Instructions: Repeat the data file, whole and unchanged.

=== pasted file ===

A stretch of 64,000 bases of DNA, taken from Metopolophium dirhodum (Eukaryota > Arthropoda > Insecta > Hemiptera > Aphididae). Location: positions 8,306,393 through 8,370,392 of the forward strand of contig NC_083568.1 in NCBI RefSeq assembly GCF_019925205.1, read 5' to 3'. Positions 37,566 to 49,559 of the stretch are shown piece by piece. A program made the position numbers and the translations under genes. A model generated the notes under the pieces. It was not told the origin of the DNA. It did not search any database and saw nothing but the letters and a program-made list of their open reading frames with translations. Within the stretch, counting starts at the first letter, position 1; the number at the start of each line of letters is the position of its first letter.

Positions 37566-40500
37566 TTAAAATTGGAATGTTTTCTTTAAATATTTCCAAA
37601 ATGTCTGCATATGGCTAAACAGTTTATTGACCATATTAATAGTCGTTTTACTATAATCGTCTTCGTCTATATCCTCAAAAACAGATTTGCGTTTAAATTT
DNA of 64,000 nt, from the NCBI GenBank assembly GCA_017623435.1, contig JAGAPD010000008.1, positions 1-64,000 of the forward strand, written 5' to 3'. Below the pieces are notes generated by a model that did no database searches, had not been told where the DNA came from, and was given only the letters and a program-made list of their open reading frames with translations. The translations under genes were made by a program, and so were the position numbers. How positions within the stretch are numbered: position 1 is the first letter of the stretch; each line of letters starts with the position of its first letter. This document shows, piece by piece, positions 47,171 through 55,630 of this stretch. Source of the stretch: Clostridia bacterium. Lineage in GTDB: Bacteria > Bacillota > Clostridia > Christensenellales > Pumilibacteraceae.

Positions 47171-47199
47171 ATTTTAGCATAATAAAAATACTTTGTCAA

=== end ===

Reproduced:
A stretch of 64,000 bases of DNA, taken from Metopolophium dirhodum (Eukaryota > Arthropoda > Insecta > Hemiptera > Aphididae). Location: positions 8,306,393 through 8,370,392 of the forward strand of contig NC_083568.1 in NCBI RefSeq assembly GCF_019925205.1, read 5' to 3'. Positions 37,566 to 49,559 of the stretch are shown piece by piece. A program made the position numbers and the translations under genes. A model generated the notes under the pieces. It was not told the origin of the DNA. It did not search any database and saw nothing but the letters and a program-made list of their open reading frames with translations. Within the stretch, counting starts at the first letter, position 1; the number at the start of each line of letters is the position of its first letter.

Positions 37566-40500
37566 TTAAAATTGGAATGTTTTCTTTAAATATTTCCAAA
37601 ATGTCTGCATATGGCTAAACAGTTTATTGACCATATTAATAGTCGTTTTACTATAATCGTCTTCGTCTATATCCTCAAAAACAGATTTGCGTTTAAATTT
DNA of 64,000 nt, from the NCBI GenBank assembly GCA_017623435.1, contig JAGAPD010000008.1, positions 1-64,000 of the forward strand, written 5' to 3'. Below the pieces are notes generated by a model that did no database searches, had not been told where the DNA came from, and was given only the letters and a program-made list of their open reading frames with translations. The translations under genes were made by a program, and so were the position numbers. How positions within the stretch are numbered: position 1 is the first letter of the stretch; each line of letters starts with the position of its first letter. This document shows, piece by piece, positions 47,171 through 55,630 of this stretch. Source of the stretch: Clostridia bacterium. Lineage in GTDB: Bacteria > Bacillota > Clostridia > Christensenellales > Pumilibacteraceae.

Positions 47171-47199
47171 ATTTTAGCATAATAAAAATACTTTGTCAA